Cross-posted from OpEdNews.

On Tuesday, April 17, the International Peace Bureau and the Institute for Policy Studies will kick off its second annual “Global Day of Action on Military Spending.” The event seeks to bring public, political, and media attention to the rising costs of military spending and the folly of war. It also aims to stress the dire need to realign our priorities to address the crises impacting our troubled world.

The annual occasion coincides with the release of the Stockholm International Peace Research Institute’s (SIPRI) new annual figures on military expenditures. In 2010 alone, global military spending rose to an all-time high of $1.63 trillion. Organizers of the event are calling for a united focus on “human lives and needs” and new direction in tackling the scourges of poverty, hunger, lack of education, poor health care and environmental issues that threaten the planet.

In America, the Global Day of Action should also be a day when politicians are forced to obey the will of the people. On that day vast constituencies of conscientious Americans ought to send a message to war hungry political candidates and a Congress stubbornly intent on slashing America’s safety nets for the poor and disadvantaged while refusing to trim a military budget gone drastically awry.

According to researchers at Brown University’s Watson Institute for International Studies, the wars in Afghanistan and Iraq will eventually cost Americans between $3.2 and $4 trillion. That amount — according to several anti-war organizations — is more than enough to create hundreds of thousands of new jobs, fully fund a national health care plan, provide free college education to all high school graduates and completely fund a nationwide renewable energy program.

Even though the primary factor that led to the nation’s current deficit dilemma was war spending, bull-headed politicians astonishingly declare they will initiate yet another deadly military adventure in Iran if necessary.

If all other strategies fail, GOP presidential nominee hopefuls Mitt Romney and Newt Gingrich said they’d be willing to go to war to keep Iran from attaining nuclear weapons. Ron Paul, who definitely won’t be the GOP nominee, was the only candidate who voiced a common sense retort to war rhetoric: “I’m afraid what’s going on right now is similar to the war propaganda that went on against Iraq,” Paul said.

President Barack Obama also challenged candidates who expressed a need for the U.S. to harden its position against Iran: “When I see the casualness with which those folks talk about war, I am reminded of the costs involved in war,” Obama said. It’s not the candidates “popping off” about war who will make sacrifices, Obama added, “it’s these incredible men and women in uniform and their families who pay the price.”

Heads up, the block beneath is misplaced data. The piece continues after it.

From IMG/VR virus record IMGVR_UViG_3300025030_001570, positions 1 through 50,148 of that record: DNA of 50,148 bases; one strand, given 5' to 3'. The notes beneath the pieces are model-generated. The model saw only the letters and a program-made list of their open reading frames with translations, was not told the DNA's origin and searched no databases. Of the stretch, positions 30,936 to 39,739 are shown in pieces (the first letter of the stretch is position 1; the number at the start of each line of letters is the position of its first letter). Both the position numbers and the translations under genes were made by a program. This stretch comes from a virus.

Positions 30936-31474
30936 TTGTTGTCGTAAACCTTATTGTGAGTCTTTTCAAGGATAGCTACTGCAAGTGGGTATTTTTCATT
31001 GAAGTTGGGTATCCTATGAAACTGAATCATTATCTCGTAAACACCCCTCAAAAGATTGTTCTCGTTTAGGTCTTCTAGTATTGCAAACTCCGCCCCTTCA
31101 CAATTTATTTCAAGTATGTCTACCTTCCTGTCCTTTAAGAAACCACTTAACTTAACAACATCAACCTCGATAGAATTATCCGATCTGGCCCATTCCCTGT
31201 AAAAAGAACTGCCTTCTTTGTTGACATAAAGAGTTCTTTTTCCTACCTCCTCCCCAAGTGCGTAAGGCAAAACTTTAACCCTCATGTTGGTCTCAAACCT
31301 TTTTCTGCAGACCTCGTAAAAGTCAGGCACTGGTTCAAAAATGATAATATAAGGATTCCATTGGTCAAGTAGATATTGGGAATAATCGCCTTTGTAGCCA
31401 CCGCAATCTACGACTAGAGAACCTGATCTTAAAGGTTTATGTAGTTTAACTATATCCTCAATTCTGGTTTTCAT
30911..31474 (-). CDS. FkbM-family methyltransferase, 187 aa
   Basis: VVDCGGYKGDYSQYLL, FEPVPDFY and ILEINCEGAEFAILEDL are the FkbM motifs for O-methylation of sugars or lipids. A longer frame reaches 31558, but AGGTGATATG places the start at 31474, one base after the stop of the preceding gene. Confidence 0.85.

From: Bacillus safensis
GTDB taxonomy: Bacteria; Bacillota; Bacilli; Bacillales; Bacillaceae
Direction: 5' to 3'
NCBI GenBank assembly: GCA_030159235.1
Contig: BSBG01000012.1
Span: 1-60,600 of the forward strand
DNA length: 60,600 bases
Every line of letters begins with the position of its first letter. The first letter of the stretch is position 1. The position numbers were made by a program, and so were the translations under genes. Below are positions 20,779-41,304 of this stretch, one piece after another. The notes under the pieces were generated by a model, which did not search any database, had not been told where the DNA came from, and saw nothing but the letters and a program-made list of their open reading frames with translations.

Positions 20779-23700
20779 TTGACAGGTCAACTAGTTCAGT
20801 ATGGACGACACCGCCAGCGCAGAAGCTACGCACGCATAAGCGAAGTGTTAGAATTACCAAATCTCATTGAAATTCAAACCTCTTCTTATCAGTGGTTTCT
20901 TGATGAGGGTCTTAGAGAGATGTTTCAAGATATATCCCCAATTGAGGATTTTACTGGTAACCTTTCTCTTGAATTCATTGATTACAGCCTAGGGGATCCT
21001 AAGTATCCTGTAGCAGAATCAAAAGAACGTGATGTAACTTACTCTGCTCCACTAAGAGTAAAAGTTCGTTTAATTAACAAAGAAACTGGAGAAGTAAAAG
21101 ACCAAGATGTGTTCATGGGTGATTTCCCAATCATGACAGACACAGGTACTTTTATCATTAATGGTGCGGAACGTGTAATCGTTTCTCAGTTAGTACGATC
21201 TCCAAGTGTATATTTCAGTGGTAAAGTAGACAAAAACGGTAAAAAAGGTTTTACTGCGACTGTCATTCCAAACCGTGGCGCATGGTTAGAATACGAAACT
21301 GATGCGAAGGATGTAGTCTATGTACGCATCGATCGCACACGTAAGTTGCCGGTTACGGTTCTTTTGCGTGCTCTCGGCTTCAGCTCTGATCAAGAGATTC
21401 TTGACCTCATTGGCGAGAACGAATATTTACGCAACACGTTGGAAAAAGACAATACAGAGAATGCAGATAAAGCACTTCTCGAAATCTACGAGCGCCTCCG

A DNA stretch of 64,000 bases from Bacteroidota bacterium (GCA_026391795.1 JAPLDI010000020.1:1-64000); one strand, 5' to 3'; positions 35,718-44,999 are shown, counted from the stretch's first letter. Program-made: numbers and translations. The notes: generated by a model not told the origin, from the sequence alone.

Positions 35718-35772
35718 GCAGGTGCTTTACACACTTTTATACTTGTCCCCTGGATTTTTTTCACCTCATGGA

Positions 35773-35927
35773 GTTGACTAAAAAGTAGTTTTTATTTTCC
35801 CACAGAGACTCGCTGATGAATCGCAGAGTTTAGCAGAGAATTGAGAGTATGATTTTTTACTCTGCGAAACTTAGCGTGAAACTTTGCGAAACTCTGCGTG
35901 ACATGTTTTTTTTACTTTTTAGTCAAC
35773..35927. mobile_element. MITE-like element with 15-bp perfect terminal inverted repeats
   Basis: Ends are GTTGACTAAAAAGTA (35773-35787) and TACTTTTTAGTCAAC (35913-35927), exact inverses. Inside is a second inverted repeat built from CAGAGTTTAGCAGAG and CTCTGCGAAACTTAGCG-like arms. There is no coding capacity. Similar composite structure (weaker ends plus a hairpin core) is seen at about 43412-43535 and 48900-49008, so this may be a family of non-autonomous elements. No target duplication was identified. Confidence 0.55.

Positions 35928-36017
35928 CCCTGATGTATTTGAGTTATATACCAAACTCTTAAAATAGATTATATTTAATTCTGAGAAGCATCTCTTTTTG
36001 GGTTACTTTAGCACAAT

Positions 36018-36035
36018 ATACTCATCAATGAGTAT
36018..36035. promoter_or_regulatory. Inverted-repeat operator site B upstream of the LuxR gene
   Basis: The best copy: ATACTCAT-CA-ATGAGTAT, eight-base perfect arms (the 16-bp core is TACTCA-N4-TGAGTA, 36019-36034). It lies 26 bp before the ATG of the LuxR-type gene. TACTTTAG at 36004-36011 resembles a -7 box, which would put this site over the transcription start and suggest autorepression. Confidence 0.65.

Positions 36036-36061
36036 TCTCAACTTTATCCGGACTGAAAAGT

Not only are political candidates and mostly right-leaning legislators ignoring Paul and Obama, they continue to disregard the wishes of the American people. According to a Reuters/Ipsos poll released in March, the majority of Americans prefer cutting defense spending to reduce the federal deficit rather than taking money from public retirement and health programs. The polling data indicates that 51 percent of Americans support reducing defense spending and only 28 percent want to cut entitlement programs such as Medicare and Medicaid for the elderly and poor.

Romney, the candidate most likely to challenge Obama in the 2012 elections, has introduced a plan that’s 60 percent higher than the $525 billion Obama proposed in his FY 2011 defense budget, according to the Cato Institute .

Since the so-called “Super Committee” failed to produce a debt reduction plan, $1.2 trillion in across-the-board defense and non-defense cuts are supposed to kick in automatically. Some Republican lawmakers, like Senate Minority Whip Jon Kyl (R-Ariz.), who sat on the super committee, vow to fight military spending cuts. The “off limits” approach is unacceptable, said Sen. Charles Schumer (D-N.Y.), who insists deficit-reduction efforts include more military cuts: “Under an all-of-the-above approach, the Pentagon should not be treated as off limits,” Schumer said. “There is waste in defense just like there is waste in the rest of the discretionary budget.”

The military industrial complex is a powerful force supported by war barons and private-sector monopolies dependent on the production of weaponry and exorbitantly-paid privatized security forces to maintain the messes they create. Politicians have turned a deaf ear to the will of the people and are perfectly content with bartering new jobs and the safety of elderly and impoverished Americans in order to protect and increase an already out-of-control military spending budget.

The Global Day of Action on Military Spending is the appropriate time to refute the “propaganda” Paul mentioned and beat back the callous drumbeat of war and more wars. April 17 should be the day we collectively stir the nation’s consciousness and direct its attention to issues that really matter. It should be a time of reckoning for morally reckless politicians-a rallying cry for massive reaction. The global day of action is the perfect time to bring international attention to the real costs of war and the desperate need to protect our planet and defend humanity.

Sylvester Brown, Jr. is an award-winning journalist, former publisher of Take Five Magazine and metro columnist for the St. Louis Post-Dispatch.

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